40. Chandani, Y., et al. 2000. Ghana: Implications of Health Sector Reform for Family Planning Logistics. Arlington, Virginia: Family Planning Logistics Management Project, John Snow Inc. for United States Agency for International Development (USAID).

    41. Bates, J., et al. 2000. Implications of Health Sector Reform for Contraceptive Logistics: A Preliminary Assessment for Sub-Saharan Africa. Arlington, Virginia: Family Planning Logistics Management Project, John Snow Inc. for USAID.

    42. Newbrander, W., C. J. Cuellar, and B. Timmons. 2000. "The PROSALUD Model for Expanding Access to Health Services." Unpublished paper. Boston, Massachusetts: Management Sciences for Health.

    43. Langer, Nigena, and Catino 2000.

    44. UNAIDS. 2000. HIV and Health-care Reform in Phayao: From Crisis to Opportunity, p.9. Joint United Nations Programme on HIV/AIDS Case Study. UNAIDS Best Practices Collection. Geneva: UNAIDS.

    45. The World Bank 2001.

    46. Filmer, D., and L. Pritchett. 1999. "The Impact of Public Spending on Health: Does Money Matter?" Social Science and Medicine 49(10): 1309-1327. Cited in: The World Bank 2001, p. 81.

    47. Castro-Leal, F., et al. 2000. "Public Spending on Health Care in Africa: Do the Poor Benefit?" Bulletin of the World Health Organization 78(1): 66-74.

    48. Mahal, A. 2000. "Do the Poor or the Rich Benefit More from Government Health Services: The Case of India." Health/ Nutrition/Population and Poverty Seminar Report, 11 July 2000. Washington, D.C.: The World Bank.

    49. Leighton, C. (No date.) "Decision Making for Equity in Health Sector Reform," p. 1. In: PHR Primer. Bethesda, Maryland: Partnerships for Health Reform Resource Center, Abt Associates.

    50. Begum, S. 1997. Health and Poverty in the Context of Country Development Strategy: A Case Study on Bangladesh. Macroeconomics Health and Development Series. No. 26. Geneva: WHO. Cited in: "Bangladesh: An Intervention Study of Factors Underlying Increasing Equity in Child Survival," by A. Bhuiya, et al. 2000. Ch. 16 in: Challenging Inequities in Health from Ethics to Action, edited by T. Evans, et al. 2000. London: Oxford University Press.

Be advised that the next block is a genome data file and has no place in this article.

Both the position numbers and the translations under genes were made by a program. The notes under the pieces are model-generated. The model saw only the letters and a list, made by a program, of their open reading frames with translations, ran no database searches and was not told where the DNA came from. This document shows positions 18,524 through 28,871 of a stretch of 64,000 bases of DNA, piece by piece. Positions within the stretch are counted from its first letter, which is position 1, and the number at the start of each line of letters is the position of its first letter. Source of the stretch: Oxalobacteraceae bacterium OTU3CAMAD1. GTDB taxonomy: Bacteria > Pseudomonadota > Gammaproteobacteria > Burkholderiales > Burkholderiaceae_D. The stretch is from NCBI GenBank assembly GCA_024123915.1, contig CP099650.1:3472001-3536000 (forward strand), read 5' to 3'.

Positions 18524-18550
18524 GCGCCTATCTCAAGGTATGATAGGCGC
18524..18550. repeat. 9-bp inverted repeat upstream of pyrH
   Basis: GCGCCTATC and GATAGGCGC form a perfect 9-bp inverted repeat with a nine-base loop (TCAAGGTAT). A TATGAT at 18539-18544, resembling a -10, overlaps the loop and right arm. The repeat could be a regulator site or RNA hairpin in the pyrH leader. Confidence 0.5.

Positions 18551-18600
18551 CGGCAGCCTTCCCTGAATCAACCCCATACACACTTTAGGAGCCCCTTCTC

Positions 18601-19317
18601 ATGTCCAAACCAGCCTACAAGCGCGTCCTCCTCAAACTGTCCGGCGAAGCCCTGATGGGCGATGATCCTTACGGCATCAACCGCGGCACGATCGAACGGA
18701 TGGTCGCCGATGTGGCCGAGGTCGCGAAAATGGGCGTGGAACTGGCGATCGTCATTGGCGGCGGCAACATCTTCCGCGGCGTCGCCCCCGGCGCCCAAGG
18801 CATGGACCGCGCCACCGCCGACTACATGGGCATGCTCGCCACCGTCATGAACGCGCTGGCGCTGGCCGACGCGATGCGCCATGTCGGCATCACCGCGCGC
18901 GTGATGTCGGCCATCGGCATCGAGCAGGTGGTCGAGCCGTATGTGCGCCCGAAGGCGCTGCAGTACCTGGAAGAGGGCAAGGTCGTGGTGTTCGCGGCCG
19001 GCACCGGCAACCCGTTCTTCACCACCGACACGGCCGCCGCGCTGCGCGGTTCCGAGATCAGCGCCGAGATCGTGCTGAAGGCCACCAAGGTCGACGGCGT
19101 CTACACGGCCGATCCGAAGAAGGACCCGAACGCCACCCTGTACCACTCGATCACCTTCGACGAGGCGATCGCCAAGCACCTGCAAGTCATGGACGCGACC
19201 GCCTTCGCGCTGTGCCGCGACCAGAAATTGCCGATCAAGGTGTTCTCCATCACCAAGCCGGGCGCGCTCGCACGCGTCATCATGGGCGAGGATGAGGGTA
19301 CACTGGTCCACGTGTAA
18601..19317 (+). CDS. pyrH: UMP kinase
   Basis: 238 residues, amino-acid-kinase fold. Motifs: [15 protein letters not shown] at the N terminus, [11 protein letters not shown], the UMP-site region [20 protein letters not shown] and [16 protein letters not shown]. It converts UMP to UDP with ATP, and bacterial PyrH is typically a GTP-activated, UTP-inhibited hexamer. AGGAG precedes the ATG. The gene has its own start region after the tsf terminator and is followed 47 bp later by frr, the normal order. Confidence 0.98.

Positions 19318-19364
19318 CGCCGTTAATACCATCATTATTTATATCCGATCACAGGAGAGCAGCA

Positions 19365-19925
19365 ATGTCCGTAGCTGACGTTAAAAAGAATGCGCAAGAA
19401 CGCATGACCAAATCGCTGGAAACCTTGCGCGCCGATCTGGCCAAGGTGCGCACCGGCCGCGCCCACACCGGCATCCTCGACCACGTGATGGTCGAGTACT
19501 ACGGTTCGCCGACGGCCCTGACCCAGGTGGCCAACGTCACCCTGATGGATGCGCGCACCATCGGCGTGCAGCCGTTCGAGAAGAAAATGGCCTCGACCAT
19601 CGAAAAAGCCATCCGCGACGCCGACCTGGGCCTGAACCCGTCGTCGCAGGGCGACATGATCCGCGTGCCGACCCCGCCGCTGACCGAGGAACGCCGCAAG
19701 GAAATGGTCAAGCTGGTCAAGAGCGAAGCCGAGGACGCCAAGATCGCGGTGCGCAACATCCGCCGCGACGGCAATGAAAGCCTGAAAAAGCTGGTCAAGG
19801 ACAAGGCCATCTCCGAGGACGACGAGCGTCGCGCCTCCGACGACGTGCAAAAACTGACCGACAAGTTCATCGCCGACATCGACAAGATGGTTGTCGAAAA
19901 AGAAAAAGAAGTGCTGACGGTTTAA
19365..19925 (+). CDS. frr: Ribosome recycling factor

51. WHO. 2000. World Health Report 2000: Health Systems: Improving Performance. Geneva: WHO.

    52. Filmer, D., J. Hammer, and L. Pritchett. 1998. "Health Policy in Poor Countries: Weak Links in the Chain." Policy Research Working Paper. No. 1874. Washington, D.C.: The World Bank.

    53. Murray, C., Director, Global Programme on Evidence for Health Policy, WHO. 2000. Quoted in: UNFPA. 2000. "Who Rates Health Systems." Populi. 27(2): 5-7.

    54. Broadly speaking, health care financing covers how funds are mobilized (general revenue/earmarked taxes, social insurance contributions, private insurance premiums, community financing and direct out-ofpocket payment), how funds are allocated (geographically or by population groups and for what types of health care), and the mechanisms for paying for health care. All three aspects are important for equity and quality.

    55. Hsiao, W. C., and Y. Liu. 2001. "Health Care Financing: Assessing Its Relationship to Health Equity." Ch. 18 in: Evans, et al. 2000.